Woods’ comments from November ringing true after loss at Tennessee
“They didn’t seem like Kentucky basketball players to me… And I’ll leave it at that. I’m a Kentucky basketball player through and through, and there’s just a certain aura about you.
“These kids nowadays are just so different… There’s just a certain way and a certain look Kentucky basketball players should have, and not have such a sense of entitlement. I think today, it’s still an honor to wear that uniform.” – former UK player and current Morehead State coach Sean Woods, Nov. 19, 2012
It caused an uproar in the Big Blue Nation back in November, when Woods made the comments following his participation in a telethon in Lexington. He quickly backpedaled from the remarks while speaking to the media both before and after the Wildcats’ game with the Eagles in Rupp Arena. He concluded by saying he didn’t want to discuss the incident, ever again.
And yet, his comments now are ringing in the ears of UK fans who watched Tennessee completely annihilate a Kentucky team that was (supposedly) bent on trying to convince the NCAA selections committee, if not themselves, that they’re a tournament team.
Right now, the Cats will be lucky if they can find their way back to the proverbial bubble.
Full disclosure: I’m currently in Spartanburg, South Carolina, with the UK baseball team. I watched the first half on TV, went to the ballpark in time to hear that Saturday’s game had been snowed out, and returned in time to catch the closing minutes. Embarrassing.
If this is the kind of heart, fire, passion this team musters in the wake of the loss of its lone warrior, Nerlens Noel, it begs the question: How do ANY of these guys think they’re going to survive in the NBA?
“It’s a huge loss with Nerlens, but that’s no excuse,” Kyle Wiltjer told Kyle Tucker of the Courier-Journal. “We’ve got plenty of capable guys. We’ve got to bring it.”
Wiltjer, to Matt May of the Cats’ Pause: “We didn’t come out with any fire or energy. (Not having Noel) is no excuse.”
The Twitter-verse roared as the UT official scorer screwed up the opening jump ball/possession arrow, which eventually led to the ejection of Kentucky assistant coach John Robic. Referee Doug Shows and John Calipari clearly don’t like one another and it affects how each of them does their respective jobs when they’re involved in the same game.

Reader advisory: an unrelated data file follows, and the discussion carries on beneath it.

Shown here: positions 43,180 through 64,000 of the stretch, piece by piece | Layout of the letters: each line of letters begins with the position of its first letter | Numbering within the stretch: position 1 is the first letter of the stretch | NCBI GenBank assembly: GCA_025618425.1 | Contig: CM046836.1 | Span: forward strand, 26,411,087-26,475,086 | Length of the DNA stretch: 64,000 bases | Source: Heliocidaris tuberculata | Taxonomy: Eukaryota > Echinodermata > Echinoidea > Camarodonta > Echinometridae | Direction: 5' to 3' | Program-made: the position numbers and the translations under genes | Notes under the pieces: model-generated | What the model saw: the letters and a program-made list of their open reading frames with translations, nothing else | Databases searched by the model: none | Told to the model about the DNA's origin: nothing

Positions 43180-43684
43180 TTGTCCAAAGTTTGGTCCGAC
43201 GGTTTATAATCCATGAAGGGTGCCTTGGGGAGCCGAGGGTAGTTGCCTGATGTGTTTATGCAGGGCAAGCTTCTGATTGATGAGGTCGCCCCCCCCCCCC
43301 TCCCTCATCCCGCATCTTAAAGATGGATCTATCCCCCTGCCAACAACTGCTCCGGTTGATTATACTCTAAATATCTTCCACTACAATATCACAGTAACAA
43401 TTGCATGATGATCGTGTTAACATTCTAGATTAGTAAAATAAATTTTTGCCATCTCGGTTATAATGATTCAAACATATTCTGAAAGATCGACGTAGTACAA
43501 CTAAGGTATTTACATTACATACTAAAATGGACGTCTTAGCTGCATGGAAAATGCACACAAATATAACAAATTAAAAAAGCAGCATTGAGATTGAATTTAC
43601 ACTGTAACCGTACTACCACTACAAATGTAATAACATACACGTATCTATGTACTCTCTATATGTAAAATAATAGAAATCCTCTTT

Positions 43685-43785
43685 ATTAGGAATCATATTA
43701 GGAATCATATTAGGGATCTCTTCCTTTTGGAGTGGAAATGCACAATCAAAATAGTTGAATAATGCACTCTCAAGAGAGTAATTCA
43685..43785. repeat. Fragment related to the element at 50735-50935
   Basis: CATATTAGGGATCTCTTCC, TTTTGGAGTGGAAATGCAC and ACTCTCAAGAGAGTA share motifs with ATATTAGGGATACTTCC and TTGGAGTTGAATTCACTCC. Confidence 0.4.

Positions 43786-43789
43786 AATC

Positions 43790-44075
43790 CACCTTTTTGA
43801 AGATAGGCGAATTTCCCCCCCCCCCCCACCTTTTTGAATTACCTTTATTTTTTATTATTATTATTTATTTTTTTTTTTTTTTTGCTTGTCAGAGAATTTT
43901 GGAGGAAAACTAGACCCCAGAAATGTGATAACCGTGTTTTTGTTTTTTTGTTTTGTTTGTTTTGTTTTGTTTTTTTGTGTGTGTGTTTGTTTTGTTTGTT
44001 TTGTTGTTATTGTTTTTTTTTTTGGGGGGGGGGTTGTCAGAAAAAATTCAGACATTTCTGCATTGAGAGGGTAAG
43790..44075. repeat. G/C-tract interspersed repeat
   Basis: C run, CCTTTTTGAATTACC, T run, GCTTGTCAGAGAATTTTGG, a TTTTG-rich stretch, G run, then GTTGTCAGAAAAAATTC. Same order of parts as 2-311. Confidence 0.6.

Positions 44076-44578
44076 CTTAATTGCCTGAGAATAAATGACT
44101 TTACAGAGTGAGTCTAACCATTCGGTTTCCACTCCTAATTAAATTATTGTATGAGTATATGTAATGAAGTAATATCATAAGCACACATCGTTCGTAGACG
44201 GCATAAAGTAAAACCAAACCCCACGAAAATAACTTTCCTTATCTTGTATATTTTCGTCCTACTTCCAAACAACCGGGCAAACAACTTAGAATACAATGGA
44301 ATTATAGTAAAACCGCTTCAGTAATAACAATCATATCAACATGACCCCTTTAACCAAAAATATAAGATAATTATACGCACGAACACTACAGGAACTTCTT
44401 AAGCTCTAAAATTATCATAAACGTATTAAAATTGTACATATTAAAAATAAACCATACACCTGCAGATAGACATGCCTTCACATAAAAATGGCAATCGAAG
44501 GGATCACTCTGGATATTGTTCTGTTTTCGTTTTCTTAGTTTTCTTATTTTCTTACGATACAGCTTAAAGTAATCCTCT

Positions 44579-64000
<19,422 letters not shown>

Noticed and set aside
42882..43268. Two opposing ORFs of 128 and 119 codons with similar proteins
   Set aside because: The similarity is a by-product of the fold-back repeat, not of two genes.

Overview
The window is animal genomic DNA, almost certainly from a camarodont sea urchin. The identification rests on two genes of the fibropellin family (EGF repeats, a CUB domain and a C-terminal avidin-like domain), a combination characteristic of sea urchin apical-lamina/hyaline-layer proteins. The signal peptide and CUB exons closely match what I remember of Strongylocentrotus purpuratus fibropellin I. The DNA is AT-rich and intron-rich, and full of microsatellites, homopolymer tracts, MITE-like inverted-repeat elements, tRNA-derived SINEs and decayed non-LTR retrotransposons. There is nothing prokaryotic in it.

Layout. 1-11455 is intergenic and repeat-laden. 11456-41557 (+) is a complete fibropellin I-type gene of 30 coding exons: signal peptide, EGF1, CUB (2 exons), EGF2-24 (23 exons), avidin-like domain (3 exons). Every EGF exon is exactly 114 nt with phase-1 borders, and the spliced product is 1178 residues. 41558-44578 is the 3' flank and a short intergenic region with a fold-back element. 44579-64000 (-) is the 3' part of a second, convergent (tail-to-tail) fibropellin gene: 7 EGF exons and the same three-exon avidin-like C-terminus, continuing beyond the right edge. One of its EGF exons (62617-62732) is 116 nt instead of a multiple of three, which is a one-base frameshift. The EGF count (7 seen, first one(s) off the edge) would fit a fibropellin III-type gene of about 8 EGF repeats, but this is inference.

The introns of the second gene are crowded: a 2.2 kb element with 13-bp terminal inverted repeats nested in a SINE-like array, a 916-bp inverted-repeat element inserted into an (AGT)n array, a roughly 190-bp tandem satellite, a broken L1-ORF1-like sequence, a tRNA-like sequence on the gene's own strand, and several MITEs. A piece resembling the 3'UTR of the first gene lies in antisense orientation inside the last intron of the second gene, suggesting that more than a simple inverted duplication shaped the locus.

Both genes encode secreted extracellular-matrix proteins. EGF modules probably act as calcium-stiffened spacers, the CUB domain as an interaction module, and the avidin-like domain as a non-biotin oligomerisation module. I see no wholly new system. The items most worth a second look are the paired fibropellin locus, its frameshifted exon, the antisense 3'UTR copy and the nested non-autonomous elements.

But officiating is not what led to UK’s destruction Saturday.
Calipari told the assembled media in Knoxville after the game that Friday’s practice was the worst in four years. Some of that is on the UK coach, but from the looks of this game, some of his players aren’t too interested in the joy that comes from sharing a team experience, something their coach is desperately trying to get them to embrace.
“We’ve got a couple of guys that are basically not real coachable,” he said. Not only has he been incapable of reaching them, but they didn’t respond to the fire in Thompson-Boling Arena Saturday, either. When Robic was ejected, Calipari said he hoped it might light a fire under his Wildcats. Instead, they fizzled.
“You hope it’s in there,” he said. “And I believe it is. But right now, they’re not showing that.”
The “it” to which is refers is toughness. One encompassing stat is rebounds, where the Volunteers crushed the visitors, 39-21. Tennessee snatched 15 offensive rebounds; Kentucky had just nine defensive rebounds. UT scored 40 points in the paint, where it’s physical, to just 22 for UK.
Archie Goodwin (seven points of 2-of-9 shooting) appeared ready to fight in the closing minutes. Perhaps that will translate to his game.
Alex Poythress, at a time his team needed him the most, responded with another shadowy effort (four points, two rebounds, five fouls).
Ryan Harrow wasn’t shadowy. He was invisible (zero points, zero assists, five fouls – he disappeared).
Kyle Wiltjer and Julius Mays gave it what they had, but with nothing happening in the low post, it’s difficult for spot-up shooters to find room to operate on the perimeter. Wiltjer could get only a couple of shots to fall near the basket.
Willie Cauley-Stein (two points, two rebounds, five fouls, one tossed mouthpiece) seems willing to play with passion; he just doesn’t have the game for it yet. Defensively, he’s a presence, but his offense will take time to develop, probably more than Kentucky has right now.
The end of the season is rushing at the Wildcats like an overhand right, headed squarely for their collective jaw. It could be a knockout punch.
What they did in Knoxville on this forgettable Saturday afternoon was give the members of the NCAA tournament committee every excuse to ignore Kentucky on Selection Sunday. That is unless, of course, the Wildcats somehow make a complete turnaround and finish with the kind of rush that demands a post-season bid.
Based on what we saw today, that’s not likely to happen. He’s too classy to say it, at least not publicly, but what they also did was give the former Wildcat-turned-coach in Morehead every reason to say, “I told you so.”
(Dick Gabriel is in his 24th season with the UK TV and Radio Networks, and can be heard on the Big Blue Insider Monday through Friday from 6-8 p.m. ET on 630 WLAP-AM and wlap.com.)